An earthquake measuring 5.7 on the Richter scale jolted the US state of Utah, on Wednesday, according to the authorities.
No casualties or damages have been reported, the authorities further added.
The quake struck in the earl hours of the day near Magna, a Metro Township with over 26,000 residents located about 23 km east of Salt Lake City, the state capital, according to reports.
As a result of the temblor, 50,000 people in nearby areas were without any electricity and the state’s coronavirus hotline was cut down.
The epicenter of the earthquake was 6 km northwest of Magna.
Some people ran from their homes and into the streets as dishes fell from shelves and pictures from walls. Operations at Salt Lake City International Airport stopped, and the control tower and concourses were evacuated, the airport tweeted. The airport was expected to reopen later Wednesday.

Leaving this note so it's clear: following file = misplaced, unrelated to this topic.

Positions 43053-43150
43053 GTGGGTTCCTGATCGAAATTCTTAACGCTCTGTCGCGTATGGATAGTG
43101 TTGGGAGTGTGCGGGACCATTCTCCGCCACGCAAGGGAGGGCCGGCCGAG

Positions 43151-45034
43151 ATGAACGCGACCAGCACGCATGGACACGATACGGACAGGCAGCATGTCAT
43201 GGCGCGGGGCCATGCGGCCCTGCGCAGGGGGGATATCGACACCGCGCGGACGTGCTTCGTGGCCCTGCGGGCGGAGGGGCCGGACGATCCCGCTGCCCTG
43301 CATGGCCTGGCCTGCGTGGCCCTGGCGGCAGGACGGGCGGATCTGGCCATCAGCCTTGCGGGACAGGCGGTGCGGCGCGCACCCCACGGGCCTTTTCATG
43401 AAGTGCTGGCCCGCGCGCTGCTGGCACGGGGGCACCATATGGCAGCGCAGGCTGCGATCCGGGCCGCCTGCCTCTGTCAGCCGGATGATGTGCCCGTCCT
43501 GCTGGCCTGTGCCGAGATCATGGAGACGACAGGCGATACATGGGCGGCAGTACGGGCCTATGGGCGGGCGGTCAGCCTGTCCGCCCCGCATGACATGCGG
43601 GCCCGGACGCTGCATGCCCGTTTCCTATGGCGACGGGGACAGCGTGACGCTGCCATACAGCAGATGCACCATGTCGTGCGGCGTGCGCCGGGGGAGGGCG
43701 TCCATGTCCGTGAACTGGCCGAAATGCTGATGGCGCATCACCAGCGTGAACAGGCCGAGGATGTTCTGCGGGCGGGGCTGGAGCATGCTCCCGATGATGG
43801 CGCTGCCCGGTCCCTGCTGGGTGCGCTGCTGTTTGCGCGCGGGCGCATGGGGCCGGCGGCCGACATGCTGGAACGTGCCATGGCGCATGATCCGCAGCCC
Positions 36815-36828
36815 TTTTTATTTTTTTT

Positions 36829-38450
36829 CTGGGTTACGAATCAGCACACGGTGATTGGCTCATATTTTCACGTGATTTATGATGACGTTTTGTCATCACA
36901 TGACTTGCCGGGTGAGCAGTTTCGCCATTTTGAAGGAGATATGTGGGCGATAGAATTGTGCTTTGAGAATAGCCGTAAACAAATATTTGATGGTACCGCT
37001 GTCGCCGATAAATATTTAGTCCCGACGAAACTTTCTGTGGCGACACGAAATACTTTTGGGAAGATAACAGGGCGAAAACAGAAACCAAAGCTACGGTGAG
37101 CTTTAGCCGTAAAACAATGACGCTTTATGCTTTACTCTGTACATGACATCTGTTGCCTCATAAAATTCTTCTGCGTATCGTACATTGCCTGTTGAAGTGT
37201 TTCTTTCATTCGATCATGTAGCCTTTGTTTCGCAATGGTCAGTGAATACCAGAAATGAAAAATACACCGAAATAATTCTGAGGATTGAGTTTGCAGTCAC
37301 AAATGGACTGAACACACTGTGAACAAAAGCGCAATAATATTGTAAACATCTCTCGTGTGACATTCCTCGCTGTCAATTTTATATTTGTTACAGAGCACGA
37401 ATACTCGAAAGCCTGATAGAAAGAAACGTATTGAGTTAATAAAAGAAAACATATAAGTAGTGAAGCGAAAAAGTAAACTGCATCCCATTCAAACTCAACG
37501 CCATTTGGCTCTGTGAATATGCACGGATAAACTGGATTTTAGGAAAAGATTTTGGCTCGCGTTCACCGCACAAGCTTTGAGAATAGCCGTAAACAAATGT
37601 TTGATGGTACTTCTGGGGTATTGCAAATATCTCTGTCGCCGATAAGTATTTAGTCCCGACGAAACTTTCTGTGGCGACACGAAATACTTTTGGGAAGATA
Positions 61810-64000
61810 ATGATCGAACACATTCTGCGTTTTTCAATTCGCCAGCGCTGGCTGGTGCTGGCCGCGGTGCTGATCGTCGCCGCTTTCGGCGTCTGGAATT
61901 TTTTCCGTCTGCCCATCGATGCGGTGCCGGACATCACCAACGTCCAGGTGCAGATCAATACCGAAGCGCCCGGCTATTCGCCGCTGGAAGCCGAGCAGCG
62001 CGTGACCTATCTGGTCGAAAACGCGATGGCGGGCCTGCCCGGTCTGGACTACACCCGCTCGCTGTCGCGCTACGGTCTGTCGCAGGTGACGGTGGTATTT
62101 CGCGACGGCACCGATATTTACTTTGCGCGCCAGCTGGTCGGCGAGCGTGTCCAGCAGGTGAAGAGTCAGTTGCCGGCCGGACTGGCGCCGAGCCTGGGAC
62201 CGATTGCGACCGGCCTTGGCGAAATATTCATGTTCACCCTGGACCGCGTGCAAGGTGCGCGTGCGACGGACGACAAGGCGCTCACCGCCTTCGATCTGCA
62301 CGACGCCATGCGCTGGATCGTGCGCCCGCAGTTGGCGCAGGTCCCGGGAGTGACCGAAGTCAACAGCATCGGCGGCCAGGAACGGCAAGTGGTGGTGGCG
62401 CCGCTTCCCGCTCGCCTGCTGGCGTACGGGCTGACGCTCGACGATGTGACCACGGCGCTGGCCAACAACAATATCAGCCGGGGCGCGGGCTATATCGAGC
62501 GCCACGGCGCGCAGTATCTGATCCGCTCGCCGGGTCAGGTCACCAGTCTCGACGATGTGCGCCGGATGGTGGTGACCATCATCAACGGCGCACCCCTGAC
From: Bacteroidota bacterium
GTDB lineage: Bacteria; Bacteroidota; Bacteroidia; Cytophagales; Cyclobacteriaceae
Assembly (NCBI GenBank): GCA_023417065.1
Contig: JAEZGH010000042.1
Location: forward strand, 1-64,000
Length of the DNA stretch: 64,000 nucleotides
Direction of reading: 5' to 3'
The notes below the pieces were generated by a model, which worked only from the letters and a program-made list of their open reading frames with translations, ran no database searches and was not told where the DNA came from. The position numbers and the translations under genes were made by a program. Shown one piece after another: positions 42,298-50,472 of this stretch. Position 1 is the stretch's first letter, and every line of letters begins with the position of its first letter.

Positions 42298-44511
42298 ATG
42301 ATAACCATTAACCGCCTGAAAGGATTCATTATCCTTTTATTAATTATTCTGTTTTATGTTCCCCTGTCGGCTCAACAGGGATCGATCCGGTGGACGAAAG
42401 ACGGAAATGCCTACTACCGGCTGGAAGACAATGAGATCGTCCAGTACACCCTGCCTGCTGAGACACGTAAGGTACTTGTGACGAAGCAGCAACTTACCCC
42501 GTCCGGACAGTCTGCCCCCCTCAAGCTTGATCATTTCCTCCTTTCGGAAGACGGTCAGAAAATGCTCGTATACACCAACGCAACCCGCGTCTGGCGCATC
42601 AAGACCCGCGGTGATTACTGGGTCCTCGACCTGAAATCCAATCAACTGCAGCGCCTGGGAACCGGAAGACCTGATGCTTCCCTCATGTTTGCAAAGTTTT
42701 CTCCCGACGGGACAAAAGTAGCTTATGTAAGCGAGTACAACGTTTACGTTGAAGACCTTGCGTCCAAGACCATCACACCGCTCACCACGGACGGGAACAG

The quake also shut down the light rail service for Salt Lake City and its suburbs.
Magna Metro Township had declared a state of emergency, saying “this earthquake has caused damages to property and displaced residents in the municipality”.
Taking to Twitter, Salt Lake City Mayor Erin Mendenhall said, “I know the last thing we need right now is an earthquake. But here we are, and it sounds like aftershocks are likely. The City is assessing the situation now and I’ll circle back with an update when I have it. Be safe.”
The Utah Division of Emergency Management said that Wednesday’s quake was the largest to hit the state since 1992.
(With inputs from agency)